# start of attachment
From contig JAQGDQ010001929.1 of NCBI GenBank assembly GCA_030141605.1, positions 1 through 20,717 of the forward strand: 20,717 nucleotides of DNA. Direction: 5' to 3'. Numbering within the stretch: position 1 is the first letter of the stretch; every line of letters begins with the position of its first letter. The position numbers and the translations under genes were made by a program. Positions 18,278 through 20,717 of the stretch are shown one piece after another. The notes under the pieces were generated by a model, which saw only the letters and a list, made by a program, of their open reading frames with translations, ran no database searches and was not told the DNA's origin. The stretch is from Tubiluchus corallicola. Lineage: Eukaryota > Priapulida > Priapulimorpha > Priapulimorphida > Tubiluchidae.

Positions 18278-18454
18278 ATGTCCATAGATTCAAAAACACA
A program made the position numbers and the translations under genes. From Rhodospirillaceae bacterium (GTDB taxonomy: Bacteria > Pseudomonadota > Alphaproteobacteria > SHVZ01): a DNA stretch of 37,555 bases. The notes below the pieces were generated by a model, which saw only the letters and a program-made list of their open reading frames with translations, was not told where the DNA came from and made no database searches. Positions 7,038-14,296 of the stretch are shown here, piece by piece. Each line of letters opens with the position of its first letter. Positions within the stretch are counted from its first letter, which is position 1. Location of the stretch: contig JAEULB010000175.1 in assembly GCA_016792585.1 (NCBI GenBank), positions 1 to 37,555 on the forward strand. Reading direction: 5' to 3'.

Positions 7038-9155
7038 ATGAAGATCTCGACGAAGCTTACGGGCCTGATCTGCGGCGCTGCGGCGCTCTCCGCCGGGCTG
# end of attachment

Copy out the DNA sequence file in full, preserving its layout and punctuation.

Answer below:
From contig JAQGDQ010001929.1 of NCBI GenBank assembly GCA_030141605.1, positions 1 through 20,717 of the forward strand: 20,717 nucleotides of DNA. Direction: 5' to 3'. Numbering within the stretch: position 1 is the first letter of the stretch; every line of letters begins with the position of its first letter. The position numbers and the translations under genes were made by a program. Positions 18,278 through 20,717 of the stretch are shown one piece after another. The notes under the pieces were generated by a model, which saw only the letters and a list, made by a program, of their open reading frames with translations, ran no database searches and was not told the DNA's origin. The stretch is from Tubiluchus corallicola. Lineage: Eukaryota > Priapulida > Priapulimorpha > Priapulimorphida > Tubiluchidae.

Positions 18278-18454
18278 ATGTCCATAGATTCAAAAACACA
A program made the position numbers and the translations under genes. From Rhodospirillaceae bacterium (GTDB taxonomy: Bacteria > Pseudomonadota > Alphaproteobacteria > SHVZ01): a DNA stretch of 37,555 bases. The notes below the pieces were generated by a model, which saw only the letters and a program-made list of their open reading frames with translations, was not told where the DNA came from and made no database searches. Positions 7,038-14,296 of the stretch are shown here, piece by piece. Each line of letters opens with the position of its first letter. Positions within the stretch are counted from its first letter, which is position 1. Location of the stretch: contig JAEULB010000175.1 in assembly GCA_016792585.1 (NCBI GenBank), positions 1 to 37,555 on the forward strand. Reading direction: 5' to 3'.

Positions 7038-9155
7038 ATGAAGATCTCGACGAAGCTTACGGGCCTGATCTGCGGCGCTGCGGCGCTCTCCGCCGGGCTG